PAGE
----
J. of Infectious Diseases     Hybrid Journal   (Followers: 39, SJR: 4, h-index: 209)
J. of Insect Science     Open Access   (Followers: 8, SJR: 0.388, h-index: 31)

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Journal Cover Human Reproduction
  [SJR: 2.271]   [H-I: 179]   [79 followers]  Follow
   Hybrid Journal Hybrid journal (It can contain Open Access articles)
   ISSN (Print) 0268-1161 - ISSN (Online) 1460-2350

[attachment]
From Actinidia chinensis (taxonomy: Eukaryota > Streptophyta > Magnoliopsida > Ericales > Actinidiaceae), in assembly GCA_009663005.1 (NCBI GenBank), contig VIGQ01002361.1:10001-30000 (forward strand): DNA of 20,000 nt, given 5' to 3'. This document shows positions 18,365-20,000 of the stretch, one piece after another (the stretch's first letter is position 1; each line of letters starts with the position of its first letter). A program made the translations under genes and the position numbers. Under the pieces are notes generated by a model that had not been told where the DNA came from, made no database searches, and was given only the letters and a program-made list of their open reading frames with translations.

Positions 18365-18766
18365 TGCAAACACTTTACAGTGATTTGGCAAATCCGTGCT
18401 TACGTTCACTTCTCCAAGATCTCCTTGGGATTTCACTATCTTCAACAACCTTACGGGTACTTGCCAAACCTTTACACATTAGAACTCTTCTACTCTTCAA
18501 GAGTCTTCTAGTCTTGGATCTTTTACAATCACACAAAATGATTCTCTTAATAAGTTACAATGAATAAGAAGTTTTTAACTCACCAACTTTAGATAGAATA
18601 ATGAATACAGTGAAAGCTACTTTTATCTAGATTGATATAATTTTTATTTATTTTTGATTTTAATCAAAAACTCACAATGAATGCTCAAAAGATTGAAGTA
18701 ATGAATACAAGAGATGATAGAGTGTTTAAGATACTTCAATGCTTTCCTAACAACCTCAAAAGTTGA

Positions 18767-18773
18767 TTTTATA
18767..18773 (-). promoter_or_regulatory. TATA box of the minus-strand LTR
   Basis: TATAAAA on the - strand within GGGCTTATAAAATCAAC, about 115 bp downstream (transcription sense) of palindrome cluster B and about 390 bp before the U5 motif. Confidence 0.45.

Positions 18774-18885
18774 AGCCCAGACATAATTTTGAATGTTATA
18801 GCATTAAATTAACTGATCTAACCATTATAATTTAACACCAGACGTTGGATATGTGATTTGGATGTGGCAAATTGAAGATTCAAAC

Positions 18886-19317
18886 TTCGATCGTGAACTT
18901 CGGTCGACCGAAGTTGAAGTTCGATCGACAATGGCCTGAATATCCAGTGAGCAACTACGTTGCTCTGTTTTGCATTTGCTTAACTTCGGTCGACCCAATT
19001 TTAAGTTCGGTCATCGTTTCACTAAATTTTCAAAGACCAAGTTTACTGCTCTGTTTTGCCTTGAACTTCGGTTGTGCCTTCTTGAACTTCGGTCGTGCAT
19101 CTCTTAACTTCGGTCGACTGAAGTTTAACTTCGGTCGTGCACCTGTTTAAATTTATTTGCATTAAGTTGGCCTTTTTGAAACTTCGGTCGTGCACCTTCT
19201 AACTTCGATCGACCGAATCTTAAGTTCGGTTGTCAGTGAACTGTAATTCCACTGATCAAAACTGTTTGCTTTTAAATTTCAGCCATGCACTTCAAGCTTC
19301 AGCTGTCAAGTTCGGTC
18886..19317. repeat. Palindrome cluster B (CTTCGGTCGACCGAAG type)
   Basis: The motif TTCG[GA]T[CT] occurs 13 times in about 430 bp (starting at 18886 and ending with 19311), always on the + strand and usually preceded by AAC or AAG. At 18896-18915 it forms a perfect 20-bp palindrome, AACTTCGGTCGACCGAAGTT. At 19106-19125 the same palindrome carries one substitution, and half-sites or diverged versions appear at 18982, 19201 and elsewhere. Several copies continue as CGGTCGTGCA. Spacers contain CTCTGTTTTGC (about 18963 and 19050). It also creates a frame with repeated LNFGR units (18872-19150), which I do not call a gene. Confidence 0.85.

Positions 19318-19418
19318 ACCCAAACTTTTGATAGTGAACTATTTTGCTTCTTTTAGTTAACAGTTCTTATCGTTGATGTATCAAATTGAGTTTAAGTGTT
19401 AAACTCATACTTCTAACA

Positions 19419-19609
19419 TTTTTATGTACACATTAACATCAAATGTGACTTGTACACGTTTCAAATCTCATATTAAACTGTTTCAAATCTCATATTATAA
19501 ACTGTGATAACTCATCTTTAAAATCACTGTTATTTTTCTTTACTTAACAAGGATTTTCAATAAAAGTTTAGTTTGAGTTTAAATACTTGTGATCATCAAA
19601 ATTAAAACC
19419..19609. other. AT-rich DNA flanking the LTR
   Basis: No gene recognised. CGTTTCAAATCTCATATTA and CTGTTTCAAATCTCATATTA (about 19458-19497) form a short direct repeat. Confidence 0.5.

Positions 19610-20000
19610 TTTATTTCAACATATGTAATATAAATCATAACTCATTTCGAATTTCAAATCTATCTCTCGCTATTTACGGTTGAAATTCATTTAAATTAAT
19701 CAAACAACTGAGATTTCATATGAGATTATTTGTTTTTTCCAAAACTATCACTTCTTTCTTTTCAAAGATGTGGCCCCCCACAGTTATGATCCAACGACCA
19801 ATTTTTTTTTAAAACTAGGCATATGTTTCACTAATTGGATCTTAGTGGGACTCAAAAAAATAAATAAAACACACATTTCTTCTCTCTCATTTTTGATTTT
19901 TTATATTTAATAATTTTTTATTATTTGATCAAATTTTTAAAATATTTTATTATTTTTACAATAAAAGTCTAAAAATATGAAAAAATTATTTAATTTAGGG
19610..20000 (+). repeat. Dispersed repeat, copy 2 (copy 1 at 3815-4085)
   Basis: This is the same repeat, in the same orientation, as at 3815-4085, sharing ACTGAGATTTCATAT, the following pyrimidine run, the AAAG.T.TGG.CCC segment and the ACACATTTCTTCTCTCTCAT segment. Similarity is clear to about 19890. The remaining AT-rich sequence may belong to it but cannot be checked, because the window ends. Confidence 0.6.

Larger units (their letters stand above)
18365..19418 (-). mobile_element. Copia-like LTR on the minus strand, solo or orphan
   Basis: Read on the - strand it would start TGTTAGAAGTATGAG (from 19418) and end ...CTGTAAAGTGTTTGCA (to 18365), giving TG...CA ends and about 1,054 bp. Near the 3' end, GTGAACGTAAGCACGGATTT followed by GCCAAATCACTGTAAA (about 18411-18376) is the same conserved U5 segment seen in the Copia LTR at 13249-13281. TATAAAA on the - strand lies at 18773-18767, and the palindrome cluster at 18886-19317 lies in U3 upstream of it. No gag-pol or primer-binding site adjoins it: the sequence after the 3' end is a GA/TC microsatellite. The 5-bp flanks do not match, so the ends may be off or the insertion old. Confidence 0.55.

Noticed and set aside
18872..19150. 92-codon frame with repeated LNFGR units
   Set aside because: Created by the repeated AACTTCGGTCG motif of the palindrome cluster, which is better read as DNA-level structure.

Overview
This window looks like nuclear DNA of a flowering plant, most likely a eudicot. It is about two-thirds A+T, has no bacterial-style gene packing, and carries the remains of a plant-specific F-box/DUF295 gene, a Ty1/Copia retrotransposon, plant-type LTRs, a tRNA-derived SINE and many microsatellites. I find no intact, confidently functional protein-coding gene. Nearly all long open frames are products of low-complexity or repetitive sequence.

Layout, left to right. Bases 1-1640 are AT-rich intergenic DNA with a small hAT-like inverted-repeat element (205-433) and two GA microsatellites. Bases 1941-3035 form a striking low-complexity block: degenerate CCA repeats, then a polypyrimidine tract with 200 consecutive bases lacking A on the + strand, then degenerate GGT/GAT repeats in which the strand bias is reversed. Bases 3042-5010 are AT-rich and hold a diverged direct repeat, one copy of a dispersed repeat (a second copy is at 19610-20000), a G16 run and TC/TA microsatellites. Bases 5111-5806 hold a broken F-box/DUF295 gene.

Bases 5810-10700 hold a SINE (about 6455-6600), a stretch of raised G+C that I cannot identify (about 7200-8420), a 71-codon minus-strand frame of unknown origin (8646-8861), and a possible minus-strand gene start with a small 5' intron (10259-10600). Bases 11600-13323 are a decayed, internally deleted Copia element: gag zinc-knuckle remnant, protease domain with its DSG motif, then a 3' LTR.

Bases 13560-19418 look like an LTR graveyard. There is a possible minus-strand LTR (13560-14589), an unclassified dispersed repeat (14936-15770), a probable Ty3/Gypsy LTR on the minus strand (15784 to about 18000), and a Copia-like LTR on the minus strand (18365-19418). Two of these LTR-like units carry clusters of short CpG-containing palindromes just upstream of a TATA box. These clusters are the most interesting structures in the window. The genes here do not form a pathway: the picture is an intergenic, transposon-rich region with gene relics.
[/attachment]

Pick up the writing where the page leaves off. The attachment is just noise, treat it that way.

Published by Oxford University Press Homepage  [370 journals]
  • Random start ovarian stimulation for fertility preservation appears
           unlikely to delay initiation of neoadjuvant chemotherapy for breast cancer
    • Authors: Letourneau JM; Sinha N, Wald K, et al.